I had been reading through the Wikipedia article on virtual inheritance. I adopted the entire article however i couldn't follow the final paragraph
This really is implemented by supplying Mammal and WingedAnimal having a vtable pointer (or "vpointer") since, e.g., the memory offset between your beginning of the Mammal as well as its Animal part is unknown until runtime. Thus Softball bat becomes (vpointer,Mammal,vpointer,WingedAnimal,Softball bat,Animal). You will find two vtable pointers, one per inheritance hierarchy that almost gets Animal. Within this example, one for Mammal and something for WingedAnimal. The item size has therefore elevated by two pointers, however there's just one Animal with no ambiguity. All objects of type Softball bat will have a similar vpointers, but each Softball bat object will contain its very own unique Animal object. If another class gets from Mammal, for example Squirrel, then your vpointer within the Mammal object inside a Squirrel is going to be not the same as the vpointer within the Mammal object inside a Softball bat, even though they can nonetheless be basically exactly the same in the special situation the Squirrel area of the object has got the same size because the Softball bat part, because then your distance in the Mammal towards the Animal part is identical. The vtables aren't truly the same, but all essential information inside them (the length) is.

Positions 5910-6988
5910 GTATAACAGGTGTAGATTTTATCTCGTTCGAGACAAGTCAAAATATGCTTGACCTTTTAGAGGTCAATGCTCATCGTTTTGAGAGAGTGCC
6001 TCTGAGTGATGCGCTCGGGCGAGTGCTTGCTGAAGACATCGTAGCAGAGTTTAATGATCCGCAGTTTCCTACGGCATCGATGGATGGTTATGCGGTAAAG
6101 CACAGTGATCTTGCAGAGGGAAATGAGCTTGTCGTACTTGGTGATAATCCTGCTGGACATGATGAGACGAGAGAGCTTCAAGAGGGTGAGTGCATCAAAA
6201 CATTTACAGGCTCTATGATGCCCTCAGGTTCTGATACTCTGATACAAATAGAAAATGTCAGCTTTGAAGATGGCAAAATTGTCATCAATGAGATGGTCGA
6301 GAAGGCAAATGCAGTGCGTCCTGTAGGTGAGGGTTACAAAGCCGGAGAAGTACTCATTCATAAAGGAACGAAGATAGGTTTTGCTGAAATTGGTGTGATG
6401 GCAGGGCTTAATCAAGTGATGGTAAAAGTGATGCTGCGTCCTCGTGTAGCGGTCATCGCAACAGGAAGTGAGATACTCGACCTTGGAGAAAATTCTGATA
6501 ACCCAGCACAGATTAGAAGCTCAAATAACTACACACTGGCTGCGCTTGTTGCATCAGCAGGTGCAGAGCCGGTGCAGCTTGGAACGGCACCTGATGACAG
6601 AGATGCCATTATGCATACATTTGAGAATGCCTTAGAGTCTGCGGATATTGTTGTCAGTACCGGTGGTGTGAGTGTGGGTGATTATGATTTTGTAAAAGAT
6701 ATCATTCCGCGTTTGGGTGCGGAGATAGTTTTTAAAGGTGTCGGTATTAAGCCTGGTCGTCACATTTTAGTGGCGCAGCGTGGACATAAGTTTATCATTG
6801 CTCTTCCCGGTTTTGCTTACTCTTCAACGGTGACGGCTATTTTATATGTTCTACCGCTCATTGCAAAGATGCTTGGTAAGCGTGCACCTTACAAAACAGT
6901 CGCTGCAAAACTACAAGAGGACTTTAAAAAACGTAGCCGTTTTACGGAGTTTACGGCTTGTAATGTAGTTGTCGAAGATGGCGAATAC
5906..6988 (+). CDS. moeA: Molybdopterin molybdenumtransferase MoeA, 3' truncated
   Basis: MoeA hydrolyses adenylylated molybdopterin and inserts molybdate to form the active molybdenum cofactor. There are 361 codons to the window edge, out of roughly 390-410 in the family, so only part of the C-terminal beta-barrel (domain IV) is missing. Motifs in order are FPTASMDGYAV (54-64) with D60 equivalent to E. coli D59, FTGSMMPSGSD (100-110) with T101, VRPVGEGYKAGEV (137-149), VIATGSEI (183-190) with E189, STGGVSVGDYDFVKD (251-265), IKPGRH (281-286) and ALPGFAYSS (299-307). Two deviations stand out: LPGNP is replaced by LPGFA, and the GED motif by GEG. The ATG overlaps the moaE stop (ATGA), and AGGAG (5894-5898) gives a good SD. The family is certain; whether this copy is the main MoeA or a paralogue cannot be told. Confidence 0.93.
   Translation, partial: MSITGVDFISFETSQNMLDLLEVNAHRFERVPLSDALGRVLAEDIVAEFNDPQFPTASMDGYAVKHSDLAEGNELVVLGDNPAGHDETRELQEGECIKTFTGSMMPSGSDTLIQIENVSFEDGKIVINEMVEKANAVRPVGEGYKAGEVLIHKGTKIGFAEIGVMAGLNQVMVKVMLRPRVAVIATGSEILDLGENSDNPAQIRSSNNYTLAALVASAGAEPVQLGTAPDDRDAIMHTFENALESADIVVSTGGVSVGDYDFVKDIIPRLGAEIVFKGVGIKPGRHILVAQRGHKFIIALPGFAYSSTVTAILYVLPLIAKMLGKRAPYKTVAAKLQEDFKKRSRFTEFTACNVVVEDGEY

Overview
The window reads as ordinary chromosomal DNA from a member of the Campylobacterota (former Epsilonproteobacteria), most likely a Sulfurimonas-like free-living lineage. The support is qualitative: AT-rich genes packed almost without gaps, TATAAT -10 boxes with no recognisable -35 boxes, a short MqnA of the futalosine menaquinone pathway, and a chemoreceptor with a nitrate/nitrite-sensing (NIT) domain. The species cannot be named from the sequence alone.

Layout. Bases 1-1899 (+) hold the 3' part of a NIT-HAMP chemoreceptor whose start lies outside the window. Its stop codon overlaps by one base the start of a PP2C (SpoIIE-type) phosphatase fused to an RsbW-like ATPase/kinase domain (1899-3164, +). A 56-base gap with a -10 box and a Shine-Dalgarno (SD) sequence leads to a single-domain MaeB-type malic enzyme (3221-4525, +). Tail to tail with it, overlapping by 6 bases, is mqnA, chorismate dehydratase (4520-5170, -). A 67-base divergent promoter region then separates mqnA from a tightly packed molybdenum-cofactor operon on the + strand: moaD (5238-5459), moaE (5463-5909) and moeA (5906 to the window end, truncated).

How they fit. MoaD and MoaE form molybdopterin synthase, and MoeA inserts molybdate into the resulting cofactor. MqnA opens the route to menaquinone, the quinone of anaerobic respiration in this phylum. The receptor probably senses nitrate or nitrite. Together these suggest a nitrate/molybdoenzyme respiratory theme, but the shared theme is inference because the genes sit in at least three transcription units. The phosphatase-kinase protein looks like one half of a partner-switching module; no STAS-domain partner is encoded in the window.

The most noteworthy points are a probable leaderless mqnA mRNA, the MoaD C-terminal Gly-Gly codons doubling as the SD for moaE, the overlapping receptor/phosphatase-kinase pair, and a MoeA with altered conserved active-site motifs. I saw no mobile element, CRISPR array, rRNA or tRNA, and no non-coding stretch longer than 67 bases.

Can someone please shed more light about this.
I am unable to, really. This attempts to describe what ought to be completed in a C++ implementation using virtual method tables to supply dynamic binding (just in case of multiple inheritance).
If you are not carrying out a compiler, make an effort to: Think before. Read your preferred C++ book on inheritance, virtual techniques, mulitple inheritance and virtual inheritance.
Plus, use of a vtable isn't needed through the C++ standard (IIRC), this is an implementation detail. So really, think before.